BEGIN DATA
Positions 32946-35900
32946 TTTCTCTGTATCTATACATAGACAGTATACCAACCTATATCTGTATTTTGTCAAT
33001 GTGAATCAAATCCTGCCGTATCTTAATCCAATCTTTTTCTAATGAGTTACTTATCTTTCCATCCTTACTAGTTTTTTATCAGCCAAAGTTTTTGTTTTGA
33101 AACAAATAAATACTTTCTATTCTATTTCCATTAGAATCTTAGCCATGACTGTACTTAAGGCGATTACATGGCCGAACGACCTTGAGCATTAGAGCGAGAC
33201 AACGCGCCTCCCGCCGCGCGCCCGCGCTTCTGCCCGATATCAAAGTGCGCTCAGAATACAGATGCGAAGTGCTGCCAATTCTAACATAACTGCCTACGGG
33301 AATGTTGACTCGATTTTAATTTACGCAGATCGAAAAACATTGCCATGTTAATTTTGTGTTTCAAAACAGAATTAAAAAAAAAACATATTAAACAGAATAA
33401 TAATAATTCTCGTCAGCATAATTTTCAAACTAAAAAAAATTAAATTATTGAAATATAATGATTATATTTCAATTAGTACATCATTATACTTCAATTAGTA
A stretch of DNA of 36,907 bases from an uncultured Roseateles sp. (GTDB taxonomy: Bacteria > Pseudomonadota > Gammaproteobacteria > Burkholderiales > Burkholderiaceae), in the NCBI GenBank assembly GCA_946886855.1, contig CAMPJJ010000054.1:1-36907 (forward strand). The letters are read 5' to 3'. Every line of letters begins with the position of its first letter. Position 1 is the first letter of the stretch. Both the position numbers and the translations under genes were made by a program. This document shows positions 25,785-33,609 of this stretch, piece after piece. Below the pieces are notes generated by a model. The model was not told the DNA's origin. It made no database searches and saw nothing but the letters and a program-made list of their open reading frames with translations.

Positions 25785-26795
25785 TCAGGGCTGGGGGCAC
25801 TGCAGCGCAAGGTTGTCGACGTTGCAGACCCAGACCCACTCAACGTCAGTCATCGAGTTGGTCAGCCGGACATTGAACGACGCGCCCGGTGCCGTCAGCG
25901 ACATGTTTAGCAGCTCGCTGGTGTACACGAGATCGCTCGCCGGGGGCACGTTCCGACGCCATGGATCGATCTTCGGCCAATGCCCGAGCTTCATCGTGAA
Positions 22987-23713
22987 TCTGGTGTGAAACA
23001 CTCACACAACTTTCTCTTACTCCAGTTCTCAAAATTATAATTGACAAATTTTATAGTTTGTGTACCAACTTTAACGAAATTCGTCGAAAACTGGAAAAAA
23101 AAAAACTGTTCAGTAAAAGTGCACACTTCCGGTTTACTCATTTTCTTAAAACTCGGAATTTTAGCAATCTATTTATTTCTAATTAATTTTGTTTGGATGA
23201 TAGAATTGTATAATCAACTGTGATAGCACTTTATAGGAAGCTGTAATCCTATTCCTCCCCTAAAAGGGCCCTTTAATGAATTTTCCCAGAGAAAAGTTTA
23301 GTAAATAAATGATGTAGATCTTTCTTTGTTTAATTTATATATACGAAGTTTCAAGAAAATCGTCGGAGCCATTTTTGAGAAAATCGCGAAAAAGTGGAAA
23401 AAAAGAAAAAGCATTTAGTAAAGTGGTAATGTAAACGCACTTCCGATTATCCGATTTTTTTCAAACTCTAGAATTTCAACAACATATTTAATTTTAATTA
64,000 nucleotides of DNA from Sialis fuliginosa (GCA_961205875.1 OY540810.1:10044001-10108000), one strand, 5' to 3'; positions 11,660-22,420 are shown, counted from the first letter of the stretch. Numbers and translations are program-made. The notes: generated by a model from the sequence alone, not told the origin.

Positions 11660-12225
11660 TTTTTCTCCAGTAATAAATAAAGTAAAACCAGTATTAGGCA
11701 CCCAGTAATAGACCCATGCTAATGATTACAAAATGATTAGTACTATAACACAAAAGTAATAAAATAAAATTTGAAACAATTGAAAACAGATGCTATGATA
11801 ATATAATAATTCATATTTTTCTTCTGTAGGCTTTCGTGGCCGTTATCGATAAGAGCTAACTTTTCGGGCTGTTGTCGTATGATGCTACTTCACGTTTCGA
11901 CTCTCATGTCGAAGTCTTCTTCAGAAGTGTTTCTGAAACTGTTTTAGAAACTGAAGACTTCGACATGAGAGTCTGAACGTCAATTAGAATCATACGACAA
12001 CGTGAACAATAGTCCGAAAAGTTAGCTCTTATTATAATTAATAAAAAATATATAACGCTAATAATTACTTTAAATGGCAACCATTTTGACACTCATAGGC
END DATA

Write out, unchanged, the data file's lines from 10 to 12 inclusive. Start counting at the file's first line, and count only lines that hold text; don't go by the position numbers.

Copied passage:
25785 TCAGGGCTGGGGGCAC
25801 TGCAGCGCAAGGTTGTCGACGTTGCAGACCCAGACCCACTCAACGTCAGTCATCGAGTTGGTCAGCCGGACATTGAACGACGCGCCCGGTGCCGTCAGCG
25901 ACATGTTTAGCAGCTCGCTGGTGTACACGAGATCGCTCGCCGGGGGCACGTTCCGACGCCATGGATCGATCTTCGGCCAATGCCCGAGCTTCATCGTGAA